Differential diagnoses are diverse; epidemiology must be taken into account due to those associated with infections, including tuberculous mastitis, ductal ectasia, diabetic mastopathy, sarcoidosis, and fat necrosis, and breast carcinoma, the most feared [13].

The adequate treatment has not been established and remains controversial. Treatment options that have been tried include observation, steroids, antibiotics, immunosuppressive agents, and surgery. Observation is used in patients with initial episodes, based on conservative management studies with successful results [14].

Oral corticosteroids have been used to treat granulomatous mastitis with successful results, with the only drawback being their associated adverse effects [14] [15]. There is no established management protocol, so it is left to each doctor [15]. Initially, high doses of prednisone are used at doses between 60 - 120 mg every day for three to six months with a decrease in these to avoid reactions, although in some cases of relapse and when they do not respond to steroids, methotrexate in weekly doses can be used [16]. Lastly, surgery, which has obtained different results, has been considered the treatment of choice with strict surveillance because it is associated with recurrences and fistulas’ appearance; however, surgical excision has relapsed due to the excellent response steroids and due to high rates of poor healing. In some extreme situations that treat steroids, methotrexate, or cosmetic sequelae, a mastectomy with reconstruction may be considered [17].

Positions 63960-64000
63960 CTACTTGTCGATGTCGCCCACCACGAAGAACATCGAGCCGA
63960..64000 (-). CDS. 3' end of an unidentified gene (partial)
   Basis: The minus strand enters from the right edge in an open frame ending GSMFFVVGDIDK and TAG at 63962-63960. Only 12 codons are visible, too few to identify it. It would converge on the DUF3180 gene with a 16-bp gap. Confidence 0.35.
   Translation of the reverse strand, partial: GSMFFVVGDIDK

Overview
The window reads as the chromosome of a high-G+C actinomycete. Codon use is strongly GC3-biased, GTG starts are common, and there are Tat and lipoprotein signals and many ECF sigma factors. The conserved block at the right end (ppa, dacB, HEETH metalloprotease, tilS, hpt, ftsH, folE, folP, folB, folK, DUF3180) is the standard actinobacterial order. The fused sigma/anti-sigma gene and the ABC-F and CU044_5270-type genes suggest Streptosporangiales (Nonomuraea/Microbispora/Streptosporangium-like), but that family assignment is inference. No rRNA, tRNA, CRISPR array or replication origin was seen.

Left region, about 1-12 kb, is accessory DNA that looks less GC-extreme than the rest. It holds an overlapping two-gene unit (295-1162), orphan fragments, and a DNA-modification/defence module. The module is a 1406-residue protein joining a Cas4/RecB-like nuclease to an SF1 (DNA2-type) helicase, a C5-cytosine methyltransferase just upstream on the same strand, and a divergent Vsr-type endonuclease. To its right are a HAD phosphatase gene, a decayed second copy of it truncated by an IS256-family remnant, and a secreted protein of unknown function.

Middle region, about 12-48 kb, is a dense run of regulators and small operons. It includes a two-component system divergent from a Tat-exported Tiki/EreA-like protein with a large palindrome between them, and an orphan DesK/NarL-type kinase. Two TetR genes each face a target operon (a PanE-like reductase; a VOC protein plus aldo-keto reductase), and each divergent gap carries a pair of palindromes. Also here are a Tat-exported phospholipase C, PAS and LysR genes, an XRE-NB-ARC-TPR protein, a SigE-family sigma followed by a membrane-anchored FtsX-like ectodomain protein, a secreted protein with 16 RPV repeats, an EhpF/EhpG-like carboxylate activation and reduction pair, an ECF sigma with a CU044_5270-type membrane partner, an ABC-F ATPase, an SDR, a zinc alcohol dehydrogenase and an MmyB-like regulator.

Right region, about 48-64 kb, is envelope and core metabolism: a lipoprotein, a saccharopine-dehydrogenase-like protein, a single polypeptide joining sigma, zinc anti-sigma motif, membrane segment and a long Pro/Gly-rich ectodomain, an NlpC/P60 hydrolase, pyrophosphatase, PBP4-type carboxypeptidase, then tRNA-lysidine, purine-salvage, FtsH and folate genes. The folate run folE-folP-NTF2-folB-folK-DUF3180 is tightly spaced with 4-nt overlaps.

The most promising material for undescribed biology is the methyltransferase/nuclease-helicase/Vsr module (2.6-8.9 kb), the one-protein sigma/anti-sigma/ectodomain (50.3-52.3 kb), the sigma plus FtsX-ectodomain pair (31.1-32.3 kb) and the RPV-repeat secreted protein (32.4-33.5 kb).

The criterion that some authors consider that surgery plays an important role only for the drainage of some complicated abscess and as a means to obtain a better sample for histopathological study in situations where the diagnosis is not conclusive [17].

The use of antibiotics is controversial because it will depend on the available microbiological data, many of which are directed at gram-positive agents [17] [18]. They can also be used in conjunction with incision and drainage, specifically where abscesses form [18].

In our case, the treatment chosen was surgery and follow-up every six months employing imaging studies.

4. Conclusions

In granulomatous mastitis, the definitive histopathological diagnosis is reported infrequently. Its broad clinical spectrum is a benign condition commonly present in women of reproductive age and imaging findings are nonspecific, which generates a diagnostic and therapeutic dilemma.

Differential diagnoses must always be taken into consideration for an accurate diagnosis that leads to a safe assessment. The first-line treatment is steroids, which has seen its good response in many patients; however, when it fails, the second option is methotrexate.

Regarding surgery, some studies may be a recurrence factor of the disease, but mastectomy and breast reconstruction can be performed in case the medications, as mentioned above, don’t work.

Authors’ Contribution

Both authors have read and approved the final manuscript to be submitted for publication.

Consent

Both authors have received written, informed consent from the patient.

Cite this paper: Berganza, P. and Ramos, M. (2020) Granulomatous Mastitis, Radio-Histological Correlation. Open Journal of Radiology, 10, 223-229. doi: 10.4236/ojrad.2020.104022.